Child Nutrition Reauthorization: Keeping Good Nutrition GOOD

The #ThanksMichelleObama hashtag made famous by schoolchildren all over social media may have been heavier on the sarcasm than the sincerity, but many of us at Red Rabbit have been in support of the higher nutritional standards for school food, and our meals have managed to stay tasty even while adhering to the higher standards - so it IS possible!

With 23% of New York City children from food-insecure households depending upon school lunches to provide them with at least one nutritious meal each day, the need for strong food standards is less politics, and more dietetics. Why, then, do our food assistance programs continue to find themselves held hostage throughout the legislative process? Shouldn’t the health of our children and the strength of our families be more important than partisan squabbles across the aisles of Congress? What is in store for school food and Child Nutrition Reauthorization (CNR) in 2015?

On Tuesday, 12/16, we attended the seminar 80 Years of Federal Food Assistance Policy: Implications for Child Nutrition Reauthorization in Uncertain Times hosted by the New York City Food Policy Center at Hunter College, and led by Professor Janet Poppendieck, author of Free for All: Fixing School Food in America. Topics covered included the history of food assistance programs in U.S., dating back to the bread lines during the Great Depression of the 1930’s; the role of Big Business and Big Ag in food policy; and what we can do to ensure school food is kept safe from becoming target practice for political fights in the future.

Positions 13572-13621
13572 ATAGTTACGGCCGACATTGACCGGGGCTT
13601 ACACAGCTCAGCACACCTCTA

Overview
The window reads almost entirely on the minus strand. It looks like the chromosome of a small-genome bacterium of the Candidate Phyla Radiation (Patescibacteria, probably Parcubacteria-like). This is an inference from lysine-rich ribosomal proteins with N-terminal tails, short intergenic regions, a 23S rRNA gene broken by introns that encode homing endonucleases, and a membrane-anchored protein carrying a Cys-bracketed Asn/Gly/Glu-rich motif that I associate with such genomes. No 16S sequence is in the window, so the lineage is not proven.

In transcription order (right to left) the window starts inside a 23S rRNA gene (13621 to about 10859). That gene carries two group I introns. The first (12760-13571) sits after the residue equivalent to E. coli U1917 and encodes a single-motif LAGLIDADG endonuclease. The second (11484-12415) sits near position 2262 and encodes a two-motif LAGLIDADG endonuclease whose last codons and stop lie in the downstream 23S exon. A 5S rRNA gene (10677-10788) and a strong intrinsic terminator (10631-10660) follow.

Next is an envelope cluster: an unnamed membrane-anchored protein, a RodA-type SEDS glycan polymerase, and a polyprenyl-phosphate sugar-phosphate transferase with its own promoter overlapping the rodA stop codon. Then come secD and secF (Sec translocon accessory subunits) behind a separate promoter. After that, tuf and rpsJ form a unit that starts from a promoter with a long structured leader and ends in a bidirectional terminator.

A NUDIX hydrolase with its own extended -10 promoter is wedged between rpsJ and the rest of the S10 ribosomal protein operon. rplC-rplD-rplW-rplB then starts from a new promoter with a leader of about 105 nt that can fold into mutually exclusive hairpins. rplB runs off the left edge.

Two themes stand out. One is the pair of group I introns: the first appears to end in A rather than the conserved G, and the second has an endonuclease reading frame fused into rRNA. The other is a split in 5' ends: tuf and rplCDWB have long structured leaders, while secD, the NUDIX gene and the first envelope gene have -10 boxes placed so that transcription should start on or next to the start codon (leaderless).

In the seminar, Poppendieck highlighted how food assistance has been big business for decades. From farmers to firms that supply school lunches and the materials needed (ie, lunch trays, utensils, cookware and equipment), to the retailers who accept SNAP and WIC benefits, there are many who stand to gain and lose a lot with the passing of each bill. Many were quite vocal about the newer food restrictions advocated by the First Lady and what was ultimately passed in the Healthy and Hunger-Free Kids Act of 2010, or HHFA. The most recent spending bill passed by Congress eased some of these restrictions, most notably sodium levels, for the sake of making it easier for schools and vendors to comply with nutrition standards.

Yet the question we ask is, should school food be easy - or should it be good?